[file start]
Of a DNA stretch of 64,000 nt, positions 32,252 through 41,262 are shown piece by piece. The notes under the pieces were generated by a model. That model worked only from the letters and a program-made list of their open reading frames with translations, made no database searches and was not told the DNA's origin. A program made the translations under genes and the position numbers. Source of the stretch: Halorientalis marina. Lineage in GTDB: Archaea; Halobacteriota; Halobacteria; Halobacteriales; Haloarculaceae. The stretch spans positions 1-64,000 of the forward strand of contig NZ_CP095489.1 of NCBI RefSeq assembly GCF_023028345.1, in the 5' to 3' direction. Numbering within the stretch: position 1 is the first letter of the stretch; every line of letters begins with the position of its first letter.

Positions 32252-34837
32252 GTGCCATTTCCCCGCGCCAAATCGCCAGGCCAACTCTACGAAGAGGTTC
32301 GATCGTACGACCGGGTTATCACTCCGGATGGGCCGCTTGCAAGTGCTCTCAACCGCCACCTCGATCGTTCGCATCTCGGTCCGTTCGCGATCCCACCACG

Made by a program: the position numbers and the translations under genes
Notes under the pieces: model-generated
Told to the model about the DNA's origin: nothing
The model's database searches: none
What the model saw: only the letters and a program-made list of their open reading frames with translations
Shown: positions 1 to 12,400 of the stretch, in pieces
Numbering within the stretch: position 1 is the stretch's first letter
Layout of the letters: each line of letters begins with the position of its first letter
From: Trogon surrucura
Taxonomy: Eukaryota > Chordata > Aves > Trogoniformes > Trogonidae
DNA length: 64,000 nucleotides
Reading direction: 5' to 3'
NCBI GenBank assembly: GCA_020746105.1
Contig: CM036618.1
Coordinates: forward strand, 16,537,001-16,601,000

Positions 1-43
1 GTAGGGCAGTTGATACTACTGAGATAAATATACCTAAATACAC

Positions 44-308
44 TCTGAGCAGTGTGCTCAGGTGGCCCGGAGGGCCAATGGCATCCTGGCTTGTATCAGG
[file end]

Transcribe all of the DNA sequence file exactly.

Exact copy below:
Of a DNA stretch of 64,000 nt, positions 32,252 through 41,262 are shown piece by piece. The notes under the pieces were generated by a model. That model worked only from the letters and a program-made list of their open reading frames with translations, made no database searches and was not told the DNA's origin. A program made the translations under genes and the position numbers. Source of the stretch: Halorientalis marina. Lineage in GTDB: Archaea; Halobacteriota; Halobacteria; Halobacteriales; Haloarculaceae. The stretch spans positions 1-64,000 of the forward strand of contig NZ_CP095489.1 of NCBI RefSeq assembly GCF_023028345.1, in the 5' to 3' direction. Numbering within the stretch: position 1 is the first letter of the stretch; every line of letters begins with the position of its first letter.

Positions 32252-34837
32252 GTGCCATTTCCCCGCGCCAAATCGCCAGGCCAACTCTACGAAGAGGTTC
32301 GATCGTACGACCGGGTTATCACTCCGGATGGGCCGCTTGCAAGTGCTCTCAACCGCCACCTCGATCGTTCGCATCTCGGTCCGTTCGCGATCCCACCACG

Made by a program: the position numbers and the translations under genes
Notes under the pieces: model-generated
Told to the model about the DNA's origin: nothing
The model's database searches: none
What the model saw: only the letters and a program-made list of their open reading frames with translations
Shown: positions 1 to 12,400 of the stretch, in pieces
Numbering within the stretch: position 1 is the stretch's first letter
Layout of the letters: each line of letters begins with the position of its first letter
From: Trogon surrucura
Taxonomy: Eukaryota > Chordata > Aves > Trogoniformes > Trogonidae
DNA length: 64,000 nucleotides
Reading direction: 5' to 3'
NCBI GenBank assembly: GCA_020746105.1
Contig: CM036618.1
Coordinates: forward strand, 16,537,001-16,601,000

Positions 1-43
1 GTAGGGCAGTTGATACTACTGAGATAAATATACCTAAATACAC

Positions 44-308
44 TCTGAGCAGTGTGCTCAGGTGGCCCGGAGGGCCAATGGCATCCTGGCTTGTATCAGG